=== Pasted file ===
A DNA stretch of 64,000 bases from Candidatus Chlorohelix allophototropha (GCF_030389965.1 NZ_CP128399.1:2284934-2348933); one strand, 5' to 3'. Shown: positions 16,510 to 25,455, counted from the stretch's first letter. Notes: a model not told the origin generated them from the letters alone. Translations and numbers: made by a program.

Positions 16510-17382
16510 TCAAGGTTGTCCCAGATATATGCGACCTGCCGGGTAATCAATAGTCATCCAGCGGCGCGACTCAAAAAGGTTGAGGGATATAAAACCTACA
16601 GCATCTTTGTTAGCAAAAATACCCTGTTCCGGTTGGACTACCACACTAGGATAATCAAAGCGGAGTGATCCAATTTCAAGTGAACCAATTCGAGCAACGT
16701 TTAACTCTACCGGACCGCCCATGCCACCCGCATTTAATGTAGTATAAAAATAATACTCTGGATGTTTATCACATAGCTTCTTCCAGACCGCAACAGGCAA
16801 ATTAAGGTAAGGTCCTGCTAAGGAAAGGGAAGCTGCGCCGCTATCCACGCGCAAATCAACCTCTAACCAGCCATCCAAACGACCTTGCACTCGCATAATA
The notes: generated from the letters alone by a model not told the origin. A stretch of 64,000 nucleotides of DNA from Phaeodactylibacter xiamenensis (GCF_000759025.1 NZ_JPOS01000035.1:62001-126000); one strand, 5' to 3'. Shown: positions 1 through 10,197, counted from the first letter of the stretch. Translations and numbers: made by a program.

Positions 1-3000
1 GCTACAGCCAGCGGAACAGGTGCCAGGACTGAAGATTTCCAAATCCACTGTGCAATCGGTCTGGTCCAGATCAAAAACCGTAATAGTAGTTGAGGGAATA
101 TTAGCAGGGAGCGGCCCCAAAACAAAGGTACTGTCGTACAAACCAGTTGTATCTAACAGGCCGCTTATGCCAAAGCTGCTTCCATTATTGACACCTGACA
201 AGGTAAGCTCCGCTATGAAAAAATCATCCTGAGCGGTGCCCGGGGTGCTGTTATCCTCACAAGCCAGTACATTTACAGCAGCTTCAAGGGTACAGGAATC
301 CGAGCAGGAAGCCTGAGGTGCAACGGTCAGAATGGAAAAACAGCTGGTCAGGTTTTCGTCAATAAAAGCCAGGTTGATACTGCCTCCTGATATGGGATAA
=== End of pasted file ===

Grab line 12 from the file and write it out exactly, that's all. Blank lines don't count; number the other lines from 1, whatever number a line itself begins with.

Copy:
301 CGAGCAGGAAGCCTGAGGTGCAACGGTCAGAATGGAAAAACAGCTGGTCAGGTTTTCGTCAATAAAAGCCAGGTTGATACTGCCTCCTGATATGGGATAA